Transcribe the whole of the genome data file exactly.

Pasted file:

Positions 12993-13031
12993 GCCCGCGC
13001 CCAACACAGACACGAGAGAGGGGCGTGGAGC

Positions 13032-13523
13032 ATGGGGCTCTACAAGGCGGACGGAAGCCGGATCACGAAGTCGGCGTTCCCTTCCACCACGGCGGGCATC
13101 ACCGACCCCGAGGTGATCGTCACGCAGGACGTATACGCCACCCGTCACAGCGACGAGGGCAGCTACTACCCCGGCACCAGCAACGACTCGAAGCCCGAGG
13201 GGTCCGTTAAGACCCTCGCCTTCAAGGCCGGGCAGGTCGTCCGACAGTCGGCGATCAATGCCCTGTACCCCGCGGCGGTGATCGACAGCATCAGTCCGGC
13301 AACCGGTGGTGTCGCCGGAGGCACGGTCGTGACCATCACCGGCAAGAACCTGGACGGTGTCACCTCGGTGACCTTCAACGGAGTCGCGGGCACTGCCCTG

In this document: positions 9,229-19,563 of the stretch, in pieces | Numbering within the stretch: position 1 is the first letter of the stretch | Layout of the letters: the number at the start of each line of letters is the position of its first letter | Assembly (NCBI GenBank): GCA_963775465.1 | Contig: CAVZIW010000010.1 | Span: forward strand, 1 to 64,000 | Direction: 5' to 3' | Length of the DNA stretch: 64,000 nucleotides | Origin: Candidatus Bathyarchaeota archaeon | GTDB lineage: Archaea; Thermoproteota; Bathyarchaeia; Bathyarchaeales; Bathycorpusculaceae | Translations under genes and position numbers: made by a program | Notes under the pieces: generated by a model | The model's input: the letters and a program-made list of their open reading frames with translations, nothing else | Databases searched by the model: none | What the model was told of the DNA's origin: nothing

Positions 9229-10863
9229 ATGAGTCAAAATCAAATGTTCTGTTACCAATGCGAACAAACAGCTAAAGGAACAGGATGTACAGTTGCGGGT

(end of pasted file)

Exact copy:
Positions 12993-13031
12993 GCCCGCGC
13001 CCAACACAGACACGAGAGAGGGGCGTGGAGC

Positions 13032-13523
13032 ATGGGGCTCTACAAGGCGGACGGAAGCCGGATCACGAAGTCGGCGTTCCCTTCCACCACGGCGGGCATC
13101 ACCGACCCCGAGGTGATCGTCACGCAGGACGTATACGCCACCCGTCACAGCGACGAGGGCAGCTACTACCCCGGCACCAGCAACGACTCGAAGCCCGAGG
13201 GGTCCGTTAAGACCCTCGCCTTCAAGGCCGGGCAGGTCGTCCGACAGTCGGCGATCAATGCCCTGTACCCCGCGGCGGTGATCGACAGCATCAGTCCGGC
13301 AACCGGTGGTGTCGCCGGAGGCACGGTCGTGACCATCACCGGCAAGAACCTGGACGGTGTCACCTCGGTGACCTTCAACGGAGTCGCGGGCACTGCCCTG

In this document: positions 9,229-19,563 of the stretch, in pieces | Numbering within the stretch: position 1 is the first letter of the stretch | Layout of the letters: the number at the start of each line of letters is the position of its first letter | Assembly (NCBI GenBank): GCA_963775465.1 | Contig: CAVZIW010000010.1 | Span: forward strand, 1 to 64,000 | Direction: 5' to 3' | Length of the DNA stretch: 64,000 nucleotides | Origin: Candidatus Bathyarchaeota archaeon | GTDB lineage: Archaea; Thermoproteota; Bathyarchaeia; Bathyarchaeales; Bathycorpusculaceae | Translations under genes and position numbers: made by a program | Notes under the pieces: generated by a model | The model's input: the letters and a program-made list of their open reading frames with translations, nothing else | Databases searched by the model: none | What the model was told of the DNA's origin: nothing

Positions 9229-10863
9229 ATGAGTCAAAATCAAATGTTCTGTTACCAATGCGAACAAACAGCTAAAGGAACAGGATGTACAGTTGCGGGT